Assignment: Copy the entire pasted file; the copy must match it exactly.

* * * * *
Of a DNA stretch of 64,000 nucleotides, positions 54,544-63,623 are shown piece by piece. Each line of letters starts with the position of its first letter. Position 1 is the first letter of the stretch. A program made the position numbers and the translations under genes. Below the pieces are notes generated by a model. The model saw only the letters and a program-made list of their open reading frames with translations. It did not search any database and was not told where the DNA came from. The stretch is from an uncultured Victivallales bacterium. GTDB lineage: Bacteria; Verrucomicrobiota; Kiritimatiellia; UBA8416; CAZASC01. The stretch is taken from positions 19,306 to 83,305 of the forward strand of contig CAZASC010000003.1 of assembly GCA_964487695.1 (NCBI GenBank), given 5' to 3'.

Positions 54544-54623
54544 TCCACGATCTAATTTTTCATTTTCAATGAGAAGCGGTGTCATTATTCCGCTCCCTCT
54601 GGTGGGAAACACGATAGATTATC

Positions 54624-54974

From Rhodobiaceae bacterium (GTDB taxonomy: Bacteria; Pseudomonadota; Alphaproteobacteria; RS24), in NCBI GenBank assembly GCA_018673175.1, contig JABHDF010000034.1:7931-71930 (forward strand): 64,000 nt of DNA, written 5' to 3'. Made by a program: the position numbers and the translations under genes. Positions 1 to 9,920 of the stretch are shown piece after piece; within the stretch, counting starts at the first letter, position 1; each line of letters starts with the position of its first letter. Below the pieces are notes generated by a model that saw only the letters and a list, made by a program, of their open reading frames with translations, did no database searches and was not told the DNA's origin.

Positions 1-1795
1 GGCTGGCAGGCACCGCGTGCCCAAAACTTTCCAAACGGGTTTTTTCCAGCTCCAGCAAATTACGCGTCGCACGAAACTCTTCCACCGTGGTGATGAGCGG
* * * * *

Of a DNA stretch of 64,000 nucleotides, positions 54,544-63,623 are shown piece by piece. Each line of letters starts with the position of its first letter. Position 1 is the first letter of the stretch. A program made the position numbers and the translations under genes. Below the pieces are notes generated by a model. The model saw only the letters and a program-made list of their open reading frames with translations. It did not search any database and was not told where the DNA came from. The stretch is from an uncultured Victivallales bacterium. GTDB lineage: Bacteria; Verrucomicrobiota; Kiritimatiellia; UBA8416; CAZASC01. The stretch is taken from positions 19,306 to 83,305 of the forward strand of contig CAZASC010000003.1 of assembly GCA_964487695.1 (NCBI GenBank), given 5' to 3'.

Positions 54544-54623
54544 TCCACGATCTAATTTTTCATTTTCAATGAGAAGCGGTGTCATTATTCCGCTCCCTCT
54601 GGTGGGAAACACGATAGATTATC

Positions 54624-54974

From Rhodobiaceae bacterium (GTDB taxonomy: Bacteria; Pseudomonadota; Alphaproteobacteria; RS24), in NCBI GenBank assembly GCA_018673175.1, contig JABHDF010000034.1:7931-71930 (forward strand): 64,000 nt of DNA, written 5' to 3'. Made by a program: the position numbers and the translations under genes. Positions 1 to 9,920 of the stretch are shown piece after piece; within the stretch, counting starts at the first letter, position 1; each line of letters starts with the position of its first letter. Below the pieces are notes generated by a model that saw only the letters and a list, made by a program, of their open reading frames with translations, did no database searches and was not told the DNA's origin.

Positions 1-1795
1 GGCTGGCAGGCACCGCGTGCCCAAAACTTTCCAAACGGGTTTTTTCCAGCTCCAGCAAATTACGCGTCGCACGAAACTCTTCCACCGTGGTGATGAGCGG